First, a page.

Lucinda Burns, Managing Director for Early Childhood Options, said that the majority of centers for childcare have been operating since the start of June and are working better with updated safeguards. Burns stated that kids have quickly stuck to the routine of mask hence, the centers have had no outbreaks of coronavirus.

The permission for reopening in May was given to the children’s care centers in Summit County, but before June all of these Summit County centers were held to adhere to the policies regarding coronavirus.

The enrolment began slowly, Burns stated, but when parents started working again, families are increasingly moving back to their childcare facilities. The scheme is now permitted to operate for as many children as possible, instead of being confined to the groups of 10 which have increased the number of slots that led to further increase in the registration process.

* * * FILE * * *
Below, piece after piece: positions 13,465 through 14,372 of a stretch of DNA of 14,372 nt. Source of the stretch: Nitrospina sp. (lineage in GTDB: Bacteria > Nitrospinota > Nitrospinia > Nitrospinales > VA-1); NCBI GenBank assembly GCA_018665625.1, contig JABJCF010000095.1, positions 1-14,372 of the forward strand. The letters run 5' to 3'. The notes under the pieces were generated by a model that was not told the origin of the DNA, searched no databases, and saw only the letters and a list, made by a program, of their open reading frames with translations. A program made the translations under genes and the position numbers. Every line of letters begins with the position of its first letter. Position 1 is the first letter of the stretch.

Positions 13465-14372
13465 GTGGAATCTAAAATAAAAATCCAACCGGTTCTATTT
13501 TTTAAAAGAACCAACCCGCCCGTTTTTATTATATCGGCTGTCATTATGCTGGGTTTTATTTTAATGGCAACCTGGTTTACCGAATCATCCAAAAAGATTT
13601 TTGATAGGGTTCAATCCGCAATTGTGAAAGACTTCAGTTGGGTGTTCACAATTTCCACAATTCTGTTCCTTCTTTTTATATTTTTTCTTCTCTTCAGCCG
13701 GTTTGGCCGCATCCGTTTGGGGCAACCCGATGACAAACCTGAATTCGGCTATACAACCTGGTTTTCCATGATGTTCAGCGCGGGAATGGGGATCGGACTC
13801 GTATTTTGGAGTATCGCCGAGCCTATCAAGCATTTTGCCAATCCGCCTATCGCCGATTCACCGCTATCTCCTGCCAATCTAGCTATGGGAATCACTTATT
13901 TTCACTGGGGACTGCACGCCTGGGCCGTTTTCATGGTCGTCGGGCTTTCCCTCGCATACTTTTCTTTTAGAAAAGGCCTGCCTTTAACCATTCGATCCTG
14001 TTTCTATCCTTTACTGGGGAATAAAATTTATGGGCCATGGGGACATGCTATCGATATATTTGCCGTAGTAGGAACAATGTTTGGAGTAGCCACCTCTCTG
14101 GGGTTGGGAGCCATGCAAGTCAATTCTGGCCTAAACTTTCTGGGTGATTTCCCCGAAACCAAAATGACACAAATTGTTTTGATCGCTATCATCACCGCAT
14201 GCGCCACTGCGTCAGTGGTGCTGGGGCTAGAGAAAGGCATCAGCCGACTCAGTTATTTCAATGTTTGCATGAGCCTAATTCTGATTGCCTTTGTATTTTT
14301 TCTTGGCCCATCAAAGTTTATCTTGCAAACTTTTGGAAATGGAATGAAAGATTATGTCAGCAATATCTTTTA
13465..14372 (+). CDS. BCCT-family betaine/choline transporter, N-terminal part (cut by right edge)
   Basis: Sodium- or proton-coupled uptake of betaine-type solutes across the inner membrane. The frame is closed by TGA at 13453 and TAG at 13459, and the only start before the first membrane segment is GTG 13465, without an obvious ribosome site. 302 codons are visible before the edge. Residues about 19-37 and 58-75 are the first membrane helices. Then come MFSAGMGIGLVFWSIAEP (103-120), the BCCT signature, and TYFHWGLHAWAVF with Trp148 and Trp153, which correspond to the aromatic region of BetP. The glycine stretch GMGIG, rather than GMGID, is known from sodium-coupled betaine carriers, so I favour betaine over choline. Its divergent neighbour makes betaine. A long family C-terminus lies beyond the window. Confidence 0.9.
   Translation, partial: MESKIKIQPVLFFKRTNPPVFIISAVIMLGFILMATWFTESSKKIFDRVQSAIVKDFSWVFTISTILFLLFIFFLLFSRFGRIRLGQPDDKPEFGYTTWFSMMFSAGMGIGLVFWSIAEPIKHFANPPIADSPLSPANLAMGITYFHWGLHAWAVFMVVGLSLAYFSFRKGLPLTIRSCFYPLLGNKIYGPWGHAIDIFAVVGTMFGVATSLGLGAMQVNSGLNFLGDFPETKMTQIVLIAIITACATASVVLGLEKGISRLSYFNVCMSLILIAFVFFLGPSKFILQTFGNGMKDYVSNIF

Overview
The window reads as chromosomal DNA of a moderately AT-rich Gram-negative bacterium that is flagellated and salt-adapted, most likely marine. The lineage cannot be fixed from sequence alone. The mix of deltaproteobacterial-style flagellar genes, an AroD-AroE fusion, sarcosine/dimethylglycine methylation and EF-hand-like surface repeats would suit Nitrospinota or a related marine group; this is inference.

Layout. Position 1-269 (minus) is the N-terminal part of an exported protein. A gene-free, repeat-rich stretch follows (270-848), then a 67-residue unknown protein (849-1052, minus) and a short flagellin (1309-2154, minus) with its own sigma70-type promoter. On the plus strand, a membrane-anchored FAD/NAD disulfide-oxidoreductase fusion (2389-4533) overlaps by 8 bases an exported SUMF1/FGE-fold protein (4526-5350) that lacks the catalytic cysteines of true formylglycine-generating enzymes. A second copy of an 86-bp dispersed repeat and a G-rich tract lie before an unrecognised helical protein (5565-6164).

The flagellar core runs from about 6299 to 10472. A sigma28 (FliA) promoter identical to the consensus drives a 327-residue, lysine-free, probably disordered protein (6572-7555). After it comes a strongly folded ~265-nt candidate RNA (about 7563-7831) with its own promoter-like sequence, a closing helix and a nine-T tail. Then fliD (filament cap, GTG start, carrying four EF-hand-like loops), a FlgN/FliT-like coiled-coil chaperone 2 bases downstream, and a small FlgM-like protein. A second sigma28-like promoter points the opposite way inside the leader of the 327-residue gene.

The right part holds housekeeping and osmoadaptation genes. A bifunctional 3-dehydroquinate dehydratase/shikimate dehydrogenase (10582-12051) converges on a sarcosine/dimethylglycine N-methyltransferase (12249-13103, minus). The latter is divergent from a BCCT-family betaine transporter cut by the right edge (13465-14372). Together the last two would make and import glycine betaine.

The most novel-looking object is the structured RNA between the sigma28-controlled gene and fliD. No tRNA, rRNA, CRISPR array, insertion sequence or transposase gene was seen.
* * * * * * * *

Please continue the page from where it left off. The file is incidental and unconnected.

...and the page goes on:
In a June report undertaken by the U.S. Chamber of Commerce Foundation, nearly half of working parents operate remotely, 75% of working parents have kids living with parents during their working hours, and 60% of parents may have to shift their existing childcare plans for the next year. Two-thirds of the parents adjusted their childcare system as a result of COVID-19.

Burns stated that one of the worst aspects of operating daycare facilities now is to send patients back home, so children or instructors with suspected symptoms are forced to quarantine, despite having negative test results.

Burns mentioned that, because of symptomatic instructors, around four classes had to be closed for around two weeks after June. She added that public health authorities from Summit County offered suggestions till when the schools must observe SOPs.